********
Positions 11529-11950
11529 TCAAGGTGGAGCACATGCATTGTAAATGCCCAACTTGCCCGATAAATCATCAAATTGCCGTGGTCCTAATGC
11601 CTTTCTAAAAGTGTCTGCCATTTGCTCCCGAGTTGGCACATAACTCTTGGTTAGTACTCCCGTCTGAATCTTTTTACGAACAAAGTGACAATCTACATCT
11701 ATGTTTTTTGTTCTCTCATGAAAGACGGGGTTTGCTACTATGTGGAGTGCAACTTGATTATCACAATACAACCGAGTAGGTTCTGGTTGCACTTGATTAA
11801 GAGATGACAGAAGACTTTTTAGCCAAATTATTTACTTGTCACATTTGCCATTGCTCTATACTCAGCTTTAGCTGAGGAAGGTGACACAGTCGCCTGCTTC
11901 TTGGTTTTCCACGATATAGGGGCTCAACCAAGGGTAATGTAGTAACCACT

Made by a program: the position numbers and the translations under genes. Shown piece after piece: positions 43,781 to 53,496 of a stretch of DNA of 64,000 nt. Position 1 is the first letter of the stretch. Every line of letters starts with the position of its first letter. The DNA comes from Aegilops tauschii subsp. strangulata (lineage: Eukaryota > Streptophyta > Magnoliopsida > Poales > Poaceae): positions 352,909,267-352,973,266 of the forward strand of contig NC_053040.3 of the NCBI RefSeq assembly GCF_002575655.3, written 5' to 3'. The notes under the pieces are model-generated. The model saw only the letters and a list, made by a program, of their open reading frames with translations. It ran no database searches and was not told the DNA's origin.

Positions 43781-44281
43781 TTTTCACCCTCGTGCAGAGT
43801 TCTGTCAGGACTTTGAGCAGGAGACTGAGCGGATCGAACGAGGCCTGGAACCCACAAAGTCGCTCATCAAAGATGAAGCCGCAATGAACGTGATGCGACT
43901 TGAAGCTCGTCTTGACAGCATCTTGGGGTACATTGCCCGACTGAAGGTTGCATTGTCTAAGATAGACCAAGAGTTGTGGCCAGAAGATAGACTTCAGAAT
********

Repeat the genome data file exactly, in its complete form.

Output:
Positions 11529-11950
11529 TCAAGGTGGAGCACATGCATTGTAAATGCCCAACTTGCCCGATAAATCATCAAATTGCCGTGGTCCTAATGC
11601 CTTTCTAAAAGTGTCTGCCATTTGCTCCCGAGTTGGCACATAACTCTTGGTTAGTACTCCCGTCTGAATCTTTTTACGAACAAAGTGACAATCTACATCT
11701 ATGTTTTTTGTTCTCTCATGAAAGACGGGGTTTGCTACTATGTGGAGTGCAACTTGATTATCACAATACAACCGAGTAGGTTCTGGTTGCACTTGATTAA
11801 GAGATGACAGAAGACTTTTTAGCCAAATTATTTACTTGTCACATTTGCCATTGCTCTATACTCAGCTTTAGCTGAGGAAGGTGACACAGTCGCCTGCTTC
11901 TTGGTTTTCCACGATATAGGGGCTCAACCAAGGGTAATGTAGTAACCACT

Made by a program: the position numbers and the translations under genes. Shown piece after piece: positions 43,781 to 53,496 of a stretch of DNA of 64,000 nt. Position 1 is the first letter of the stretch. Every line of letters starts with the position of its first letter. The DNA comes from Aegilops tauschii subsp. strangulata (lineage: Eukaryota > Streptophyta > Magnoliopsida > Poales > Poaceae): positions 352,909,267-352,973,266 of the forward strand of contig NC_053040.3 of the NCBI RefSeq assembly GCF_002575655.3, written 5' to 3'. The notes under the pieces are model-generated. The model saw only the letters and a list, made by a program, of their open reading frames with translations. It ran no database searches and was not told the DNA's origin.

Positions 43781-44281
43781 TTTTCACCCTCGTGCAGAGT
43801 TCTGTCAGGACTTTGAGCAGGAGACTGAGCGGATCGAACGAGGCCTGGAACCCACAAAGTCGCTCATCAAAGATGAAGCCGCAATGAACGTGATGCGACT
43901 TGAAGCTCGTCTTGACAGCATCTTGGGGTACATTGCCCGACTGAAGGTTGCATTGTCTAAGATAGACCAAGAGTTGTGGCCAGAAGATAGACTTCAGAAT